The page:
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Knowledge Capital, Intangible Assets, and Leverage: Evidence from U.S. Agricultural Biotechnology Firms

  • Sporleder, Thomas L.
  • Moss, Leeann E.

Agricultural biotechnology firms are high technology companies. Firms in general, and high technology firms in particular, are a set of both assets in place and growth opportunities. This has important implications for managerial decision-making. Knowledge capital motivates exploitation of growth options, which affects firm cash flow. In turn, the level and volatility of firm cash flow influences firm financing decisions. Previous studies suggest that knowledge capital can influence both the location and capital structure of firms in the biotechnology industry. However, empirical analysis has not extended to agricultural biotechnology firms. This research helps in understanding the role of knowledge capital and other intangible assets in capital structure decisions of U.S. agricultural biotechnology firms. Quantitative results indicate that leverage is negatively related to growth and nondebt tax shields. Asset tangibility, size, profitability, and uniqueness are positively related to leverage. Using various characterizations of leverage, our models explain up to approximately 75% of the variation in leverage. Empirically generated elasticities buttress the importance of intangible assets such as knowledge capital and tax shields in capital structure choice. This analysis adds a significant new component to understanding the financing decisions of agricultural biotechnology firms.

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File URL: http://purl.umn.edu/8123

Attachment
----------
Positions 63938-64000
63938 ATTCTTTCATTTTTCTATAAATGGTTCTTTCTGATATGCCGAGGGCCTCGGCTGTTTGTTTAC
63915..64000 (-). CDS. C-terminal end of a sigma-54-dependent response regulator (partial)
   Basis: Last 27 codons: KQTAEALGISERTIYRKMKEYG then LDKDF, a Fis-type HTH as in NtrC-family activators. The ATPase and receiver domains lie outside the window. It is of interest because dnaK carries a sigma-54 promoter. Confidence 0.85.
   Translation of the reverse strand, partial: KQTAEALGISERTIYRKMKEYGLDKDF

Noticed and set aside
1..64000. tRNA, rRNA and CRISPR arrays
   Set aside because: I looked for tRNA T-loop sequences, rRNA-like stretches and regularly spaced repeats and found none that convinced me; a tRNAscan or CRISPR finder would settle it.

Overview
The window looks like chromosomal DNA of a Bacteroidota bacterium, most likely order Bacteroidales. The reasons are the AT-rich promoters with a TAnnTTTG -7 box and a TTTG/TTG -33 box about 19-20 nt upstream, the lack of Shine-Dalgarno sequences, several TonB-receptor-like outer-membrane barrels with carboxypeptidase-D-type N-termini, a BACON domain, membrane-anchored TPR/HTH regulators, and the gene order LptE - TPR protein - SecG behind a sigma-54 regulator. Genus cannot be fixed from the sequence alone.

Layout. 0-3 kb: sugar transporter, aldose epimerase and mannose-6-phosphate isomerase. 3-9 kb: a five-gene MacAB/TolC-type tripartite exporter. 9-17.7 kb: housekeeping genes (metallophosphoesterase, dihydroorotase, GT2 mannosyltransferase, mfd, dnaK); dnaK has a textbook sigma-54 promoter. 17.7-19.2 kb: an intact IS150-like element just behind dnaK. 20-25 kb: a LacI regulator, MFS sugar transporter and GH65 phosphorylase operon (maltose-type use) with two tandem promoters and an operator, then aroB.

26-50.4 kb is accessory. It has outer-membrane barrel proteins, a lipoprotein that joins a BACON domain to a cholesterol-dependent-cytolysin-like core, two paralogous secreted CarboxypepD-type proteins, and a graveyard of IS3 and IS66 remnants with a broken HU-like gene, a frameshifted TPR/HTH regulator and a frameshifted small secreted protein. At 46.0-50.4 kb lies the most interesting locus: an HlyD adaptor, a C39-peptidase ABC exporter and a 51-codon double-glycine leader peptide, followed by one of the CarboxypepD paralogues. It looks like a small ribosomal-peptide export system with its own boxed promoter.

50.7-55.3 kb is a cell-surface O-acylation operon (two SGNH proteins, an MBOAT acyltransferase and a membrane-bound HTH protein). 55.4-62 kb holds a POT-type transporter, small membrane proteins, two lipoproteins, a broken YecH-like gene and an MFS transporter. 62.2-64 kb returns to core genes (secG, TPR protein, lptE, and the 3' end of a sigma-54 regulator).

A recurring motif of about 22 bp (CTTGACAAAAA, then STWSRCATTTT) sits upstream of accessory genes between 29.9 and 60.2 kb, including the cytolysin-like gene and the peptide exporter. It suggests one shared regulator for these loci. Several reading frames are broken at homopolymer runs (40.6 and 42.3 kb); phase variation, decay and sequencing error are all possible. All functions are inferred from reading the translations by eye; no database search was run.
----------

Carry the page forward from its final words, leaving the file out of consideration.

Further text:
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Article provided by International Food and Agribusiness Management Association (IAMA) in its journal International Food and Agribusiness Management Review.

Volume (Year): 07 (2004)
Issue (Month): 02 ()
Pages:

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Handle: RePEc:ags:ifaamr:8123
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  1. Rajan, Raghuram G & Zingales, Luigi, 1995. " What Do We Know about Capital Structure? Some Evidence from International Data," Journal of Finance, American Finance Association, vol. 50(5), pages 1421-60, December.
  2. Thomas L. Sporleder & LeeAnn E. Moss, 2002. "Knowledge Management Frontier in the Global Food System: Network Embeddedness and Social Capital," American Journal of Agricultural Economics, Agricultural and Applied Economics Association, vol. 84(5), pages 1345-1352.
  3. Williamson, Oliver E, 1988. " Corporate Finance and Corporate Governance," Journal of Finance, American Finance Association, vol. 43(3), pages 567-91, July.
  4. Harris, Milton & Raviv, Artur, 1991. " The Theory of Capital Structure," Journal of Finance, American Finance Association, vol. 46(1), pages 297-355, March.
  5. Banerjee, Saugata & Heshmati, Almas & Wihlborg, Clas, 1999. "The Dynamics of Capital Structure," SSE/EFI Working Paper Series in Economics and Finance 333, Stockholm School of Economics, revised 12 May 2000.
  6. Bradley, Michael & Jarrell, Gregg A & Kim, E Han, 1984. " On the Existence of an Optimal Capital Structure: Theory and Evidence," Journal of Finance, American Finance Association, vol. 39(3), pages 857-78, July.
  7. Lynne G. Zucker & Michael R. Darby & Marilynn B. Brewer, 1994. "Intellectual Capital and the Birth of U.S. Biotechnology Enterprises," NBER Working Papers 4653, National Bureau of Economic Research, Inc.
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